Trinity EngAGE/University of Third Age Open Forum Looks at Creative Ageing

Second Trinity EngAGE/U3A Open Forum held during Trinity Week in conjunction with Trinity Retirement Association Inaugural Meeting

Over 350 people attended the Trinity EngAGE/University of Third Age Open Forum in conjunction with the Trinity Retirement Association Inaugural Meeting which took place as part of Trinity Week’s ‘Science of Happiness’ series of events. The Forum featured a lecture ‘How ageing creativity mirrors creative ageing’, by Professor Desmond O’Neill, Professor in Medical Gerontology, Trinity College, and Consultant Physician in Geriatric Medicine, Tallaght Hospital. Professor O’Neill stressed that although collective ageing into later life is one of the greatest achievements of the 21st century, ageing is too frequently described in negative terms. Professor O’Neill also offered positive examples on development in later life for all.

Around 150 people representing U3A groups from Ballymun, Tallaght, Lucan, Dublin City, Blessington, Maynooth, Sutton and Baldoyle, Blackrock, Cavan and Waterford attended the event. Presiding over the event Professor Shane Allwright, Registrar said: “As a university, and especially as a city-centre university, our doors are open to visitors and to the community – not only for attending cultural and scientific and educational events, but increasingly for public debate and research and educational interaction.” Age Action, which coordinates the work of U3A groups in Ireland, was represented by its CEO Robin Webster.

Provost Dr Patrick Prendergast, who opened the event said: “Today’s Open Forum brings together Trinity EngAGE, our Centre for Research on Ageing, U3A, Age Action, and Trinity Retirement Association. These have a common vision: healthy, active ageing for all citizens, and we all have a stake in it. I am especially delighted that the Trinity Retirement Association, which is having its inaugural meeting later today, is participating in the event.”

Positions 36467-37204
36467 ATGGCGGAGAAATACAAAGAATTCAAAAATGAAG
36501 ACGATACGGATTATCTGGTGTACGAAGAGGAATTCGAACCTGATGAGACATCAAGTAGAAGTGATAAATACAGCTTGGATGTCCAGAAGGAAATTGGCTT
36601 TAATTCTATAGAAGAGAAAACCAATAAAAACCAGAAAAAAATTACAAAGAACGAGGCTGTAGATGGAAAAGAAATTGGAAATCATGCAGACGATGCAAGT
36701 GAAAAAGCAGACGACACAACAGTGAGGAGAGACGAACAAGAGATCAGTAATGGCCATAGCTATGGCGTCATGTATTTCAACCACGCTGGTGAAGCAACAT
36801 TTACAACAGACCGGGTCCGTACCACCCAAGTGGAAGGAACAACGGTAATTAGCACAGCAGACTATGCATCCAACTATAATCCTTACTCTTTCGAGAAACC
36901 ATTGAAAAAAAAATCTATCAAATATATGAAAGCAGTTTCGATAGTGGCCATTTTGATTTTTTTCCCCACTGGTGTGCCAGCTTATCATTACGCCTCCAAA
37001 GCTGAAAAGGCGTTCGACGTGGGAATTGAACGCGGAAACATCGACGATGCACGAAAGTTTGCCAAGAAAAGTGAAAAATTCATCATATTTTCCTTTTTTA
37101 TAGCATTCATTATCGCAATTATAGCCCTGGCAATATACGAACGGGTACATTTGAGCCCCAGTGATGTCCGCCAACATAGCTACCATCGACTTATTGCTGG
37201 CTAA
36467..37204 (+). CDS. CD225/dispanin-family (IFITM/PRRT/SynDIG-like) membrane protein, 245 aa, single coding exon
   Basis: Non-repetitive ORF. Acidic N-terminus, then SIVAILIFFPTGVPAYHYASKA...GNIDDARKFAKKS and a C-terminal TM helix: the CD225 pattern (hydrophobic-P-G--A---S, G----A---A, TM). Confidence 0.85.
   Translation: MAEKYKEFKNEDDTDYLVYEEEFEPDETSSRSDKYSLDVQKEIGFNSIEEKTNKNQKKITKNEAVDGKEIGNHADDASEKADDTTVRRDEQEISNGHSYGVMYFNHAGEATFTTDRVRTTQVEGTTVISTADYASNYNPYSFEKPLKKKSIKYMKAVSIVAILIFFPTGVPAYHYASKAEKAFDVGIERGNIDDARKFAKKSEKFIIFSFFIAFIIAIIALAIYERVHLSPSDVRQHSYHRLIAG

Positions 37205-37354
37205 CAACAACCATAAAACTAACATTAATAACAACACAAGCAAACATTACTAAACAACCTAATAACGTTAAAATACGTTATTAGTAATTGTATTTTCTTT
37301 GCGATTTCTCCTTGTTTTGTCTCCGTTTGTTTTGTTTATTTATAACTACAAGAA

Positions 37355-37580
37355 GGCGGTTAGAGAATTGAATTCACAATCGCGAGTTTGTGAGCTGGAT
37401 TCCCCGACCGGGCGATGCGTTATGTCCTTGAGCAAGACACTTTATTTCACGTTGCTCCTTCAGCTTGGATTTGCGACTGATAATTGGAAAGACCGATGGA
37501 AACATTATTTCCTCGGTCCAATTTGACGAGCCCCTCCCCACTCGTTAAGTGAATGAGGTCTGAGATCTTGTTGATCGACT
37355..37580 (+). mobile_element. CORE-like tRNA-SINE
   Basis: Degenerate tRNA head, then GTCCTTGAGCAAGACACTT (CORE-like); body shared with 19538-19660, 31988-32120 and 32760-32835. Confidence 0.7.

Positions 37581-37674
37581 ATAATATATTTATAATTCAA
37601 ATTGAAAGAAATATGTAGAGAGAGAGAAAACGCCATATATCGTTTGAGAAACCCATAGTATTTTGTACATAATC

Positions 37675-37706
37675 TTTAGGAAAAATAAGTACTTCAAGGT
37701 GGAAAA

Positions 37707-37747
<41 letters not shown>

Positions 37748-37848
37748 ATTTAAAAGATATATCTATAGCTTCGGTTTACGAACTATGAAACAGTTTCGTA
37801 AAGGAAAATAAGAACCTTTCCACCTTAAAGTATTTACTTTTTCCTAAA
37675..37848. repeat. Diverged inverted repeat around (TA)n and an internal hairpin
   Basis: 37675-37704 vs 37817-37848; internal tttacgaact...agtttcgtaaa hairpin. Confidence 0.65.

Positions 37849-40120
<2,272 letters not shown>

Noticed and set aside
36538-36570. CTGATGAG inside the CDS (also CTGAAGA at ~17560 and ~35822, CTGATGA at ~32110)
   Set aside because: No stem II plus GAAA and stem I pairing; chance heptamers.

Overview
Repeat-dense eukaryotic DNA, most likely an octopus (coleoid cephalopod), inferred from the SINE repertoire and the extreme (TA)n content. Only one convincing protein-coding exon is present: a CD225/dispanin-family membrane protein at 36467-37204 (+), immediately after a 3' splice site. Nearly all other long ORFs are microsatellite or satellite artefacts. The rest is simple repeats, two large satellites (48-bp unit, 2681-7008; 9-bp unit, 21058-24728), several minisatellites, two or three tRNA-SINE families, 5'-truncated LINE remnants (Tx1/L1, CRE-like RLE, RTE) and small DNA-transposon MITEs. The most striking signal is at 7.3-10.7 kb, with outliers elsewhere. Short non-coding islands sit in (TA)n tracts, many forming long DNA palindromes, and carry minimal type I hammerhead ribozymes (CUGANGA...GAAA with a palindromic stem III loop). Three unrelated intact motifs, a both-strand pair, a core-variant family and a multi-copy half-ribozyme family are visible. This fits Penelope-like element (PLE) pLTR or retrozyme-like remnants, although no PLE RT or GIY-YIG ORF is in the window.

He continued: “Trinity academics are leading the way in Ireland and internationally by delivering ground-breaking research in ageing across disciplines. It involves experts from the fields of biology, public health, medicine, informatics, macroeconomics, finance, urban planning, engineering, technologies, globalisation and migration, the law, sociology, business and philosophy. We hope the results of this research will find its way into our lives.” 

L-R are: Gretta Rabbittee, Lucan U3A; Margaret Fitzpatrick, Age Action; John Brodie, Active Virginians U3A; Professor Shane Allwright, Registrar; Dr Linde Lunney; Professor James Lunney, Head of School of Physics; Sarah Bowman, Director of Public Programmes, Trinity EngAGE; John Roche, Dublin City U3A.

About U3A

U3A is a learning circle or cooperative. Members learn from one another by sharing knowledge. U3A began in Toulouse, France in 1972, and there are now U3A’s all over the world. U3A in the UK operates under The Third Age Trust, and there are over 500 groups; it is a very active organisation with its own publication, U3A groups seem to be active in Northern Ireland whereas it is under-developed in Ireland, with only about a dozen active groups (see